BY PATRICK O’GRADY
VALLEY NEWS CORRESPONDENT
Plainfield — A 100-kilowatt solar array that would be located in a field next to the Plainfield Elementary School parking lot could be in operation next summer, residents were told at a hearing on the proposal Thursday night.
The School Board said it is finalizing a contract with Norwich Solar Technologies, of White River Junction, to lease the land for construction of the array with 432 solar modules. Once the contract is in place, Norwich Solar Technologies would begin the permitting process, which could take about two months and then, depending on the weather, begin construction in late winter or early spring. The modules are pre-assembled, which allows for faster on-site installation.
The array would produce 167,400 kilowatt hours per year and produce enough power to meet the needs of the school, said Joel Stettenhiem, co-founder of Norwich Solar Technologies.
In his presentation during the meeting, Stettenhiem stressed not only the financial advantages of solar power but the environmental and educational ones. The company will provide online data and kiosks on-site that teachers can use for instruction, he said.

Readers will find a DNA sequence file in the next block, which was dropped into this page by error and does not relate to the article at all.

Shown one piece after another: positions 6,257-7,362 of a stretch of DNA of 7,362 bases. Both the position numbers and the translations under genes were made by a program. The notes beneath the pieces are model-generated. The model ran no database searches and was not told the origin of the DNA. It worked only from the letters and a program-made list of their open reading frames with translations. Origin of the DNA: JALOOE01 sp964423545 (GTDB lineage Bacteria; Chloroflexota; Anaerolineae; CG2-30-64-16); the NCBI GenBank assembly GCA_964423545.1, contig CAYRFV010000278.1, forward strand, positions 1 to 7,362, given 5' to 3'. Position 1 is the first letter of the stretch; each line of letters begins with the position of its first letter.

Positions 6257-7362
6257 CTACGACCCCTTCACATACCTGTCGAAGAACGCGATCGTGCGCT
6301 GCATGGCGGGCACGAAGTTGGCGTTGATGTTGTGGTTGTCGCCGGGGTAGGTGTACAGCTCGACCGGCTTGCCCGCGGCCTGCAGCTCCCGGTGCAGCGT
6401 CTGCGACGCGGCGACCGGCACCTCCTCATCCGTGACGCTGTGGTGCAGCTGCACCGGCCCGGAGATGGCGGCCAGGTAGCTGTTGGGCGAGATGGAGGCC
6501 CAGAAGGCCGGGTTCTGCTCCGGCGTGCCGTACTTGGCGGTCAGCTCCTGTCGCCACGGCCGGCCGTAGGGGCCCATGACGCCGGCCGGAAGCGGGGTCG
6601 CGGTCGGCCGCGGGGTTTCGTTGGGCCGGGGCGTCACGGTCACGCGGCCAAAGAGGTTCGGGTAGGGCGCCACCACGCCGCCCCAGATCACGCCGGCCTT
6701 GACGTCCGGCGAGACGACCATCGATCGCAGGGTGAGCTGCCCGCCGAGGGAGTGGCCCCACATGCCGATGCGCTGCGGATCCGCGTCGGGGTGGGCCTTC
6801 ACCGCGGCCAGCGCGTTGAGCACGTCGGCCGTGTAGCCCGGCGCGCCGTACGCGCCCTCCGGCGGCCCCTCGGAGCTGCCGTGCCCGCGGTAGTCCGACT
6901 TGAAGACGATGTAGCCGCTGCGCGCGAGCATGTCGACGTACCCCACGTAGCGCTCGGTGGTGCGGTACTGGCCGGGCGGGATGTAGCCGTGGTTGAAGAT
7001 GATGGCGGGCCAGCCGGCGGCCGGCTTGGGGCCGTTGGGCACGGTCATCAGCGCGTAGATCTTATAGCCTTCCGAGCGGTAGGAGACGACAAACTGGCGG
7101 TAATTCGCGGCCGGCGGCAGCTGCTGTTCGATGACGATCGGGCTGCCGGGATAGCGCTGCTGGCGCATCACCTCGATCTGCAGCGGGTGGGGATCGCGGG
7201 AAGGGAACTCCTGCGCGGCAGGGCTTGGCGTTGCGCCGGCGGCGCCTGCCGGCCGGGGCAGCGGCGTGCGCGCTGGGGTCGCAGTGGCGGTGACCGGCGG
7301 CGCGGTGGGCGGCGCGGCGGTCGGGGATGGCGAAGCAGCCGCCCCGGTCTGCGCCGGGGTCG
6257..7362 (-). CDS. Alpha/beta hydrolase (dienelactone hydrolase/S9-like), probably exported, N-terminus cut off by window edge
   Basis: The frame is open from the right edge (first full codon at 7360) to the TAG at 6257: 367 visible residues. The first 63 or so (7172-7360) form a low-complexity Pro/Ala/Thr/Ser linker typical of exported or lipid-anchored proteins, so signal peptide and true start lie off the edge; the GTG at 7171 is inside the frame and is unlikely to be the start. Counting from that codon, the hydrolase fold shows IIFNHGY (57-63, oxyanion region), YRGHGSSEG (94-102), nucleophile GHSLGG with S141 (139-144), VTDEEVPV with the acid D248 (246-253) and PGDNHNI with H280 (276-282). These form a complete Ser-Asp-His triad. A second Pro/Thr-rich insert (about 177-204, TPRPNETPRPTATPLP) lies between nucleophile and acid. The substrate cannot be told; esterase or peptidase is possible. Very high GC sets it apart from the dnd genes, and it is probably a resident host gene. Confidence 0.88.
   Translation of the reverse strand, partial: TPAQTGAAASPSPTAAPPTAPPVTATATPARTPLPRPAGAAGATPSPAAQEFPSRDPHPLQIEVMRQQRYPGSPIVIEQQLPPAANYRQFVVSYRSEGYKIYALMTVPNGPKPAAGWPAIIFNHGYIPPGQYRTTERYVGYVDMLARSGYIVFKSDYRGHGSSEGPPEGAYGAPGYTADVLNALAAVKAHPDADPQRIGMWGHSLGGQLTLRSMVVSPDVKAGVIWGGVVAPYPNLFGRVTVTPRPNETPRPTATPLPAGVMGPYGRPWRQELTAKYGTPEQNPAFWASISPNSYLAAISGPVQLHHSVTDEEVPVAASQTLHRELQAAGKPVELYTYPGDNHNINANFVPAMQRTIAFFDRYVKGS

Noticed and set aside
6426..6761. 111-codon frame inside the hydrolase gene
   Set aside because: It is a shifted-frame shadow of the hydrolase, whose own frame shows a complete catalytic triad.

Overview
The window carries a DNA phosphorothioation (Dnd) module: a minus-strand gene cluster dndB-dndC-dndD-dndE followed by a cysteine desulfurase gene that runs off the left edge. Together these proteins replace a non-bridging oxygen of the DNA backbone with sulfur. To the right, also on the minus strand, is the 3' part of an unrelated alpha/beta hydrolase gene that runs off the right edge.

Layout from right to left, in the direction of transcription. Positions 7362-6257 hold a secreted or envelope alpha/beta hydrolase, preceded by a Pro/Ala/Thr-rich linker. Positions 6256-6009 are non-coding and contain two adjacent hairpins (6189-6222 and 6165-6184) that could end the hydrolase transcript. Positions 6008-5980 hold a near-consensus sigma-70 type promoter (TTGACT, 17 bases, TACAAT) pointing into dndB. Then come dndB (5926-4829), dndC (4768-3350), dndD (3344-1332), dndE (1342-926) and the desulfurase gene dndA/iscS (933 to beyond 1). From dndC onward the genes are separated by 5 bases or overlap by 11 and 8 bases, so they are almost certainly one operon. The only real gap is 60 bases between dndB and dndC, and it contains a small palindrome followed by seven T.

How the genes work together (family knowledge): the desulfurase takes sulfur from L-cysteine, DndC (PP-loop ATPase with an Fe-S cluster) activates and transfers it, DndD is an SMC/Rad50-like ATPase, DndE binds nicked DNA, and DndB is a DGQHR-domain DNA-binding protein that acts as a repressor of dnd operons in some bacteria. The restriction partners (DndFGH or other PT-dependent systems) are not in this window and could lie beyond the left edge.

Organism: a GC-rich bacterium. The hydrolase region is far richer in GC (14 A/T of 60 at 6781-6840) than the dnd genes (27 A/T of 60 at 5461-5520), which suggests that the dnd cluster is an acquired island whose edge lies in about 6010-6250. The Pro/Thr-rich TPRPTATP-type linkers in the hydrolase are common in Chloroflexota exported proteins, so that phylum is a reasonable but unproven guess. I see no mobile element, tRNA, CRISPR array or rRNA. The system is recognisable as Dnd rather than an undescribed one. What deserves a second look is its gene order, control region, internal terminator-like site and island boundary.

“Schools have been receptive to taking advantage of educational opportunities,” said Stettenhiem, referring to Kimball Union Academy, Thetford Elementary School and Cardigan Mountain School where Norwich Technologies has put up solar arrays.
Under the pending agreement, the school district is guaranteed a savings of 5 percent over the market rate for energy, which translates into $1,400 a year on the $28,000 annual electric bill for the school, the School Board said.
Stettenhiem said costs have come down significantly for solar power and combined with the environmental benefits of reducing reliance on fossil fuels, it is a “win, win” proposition.
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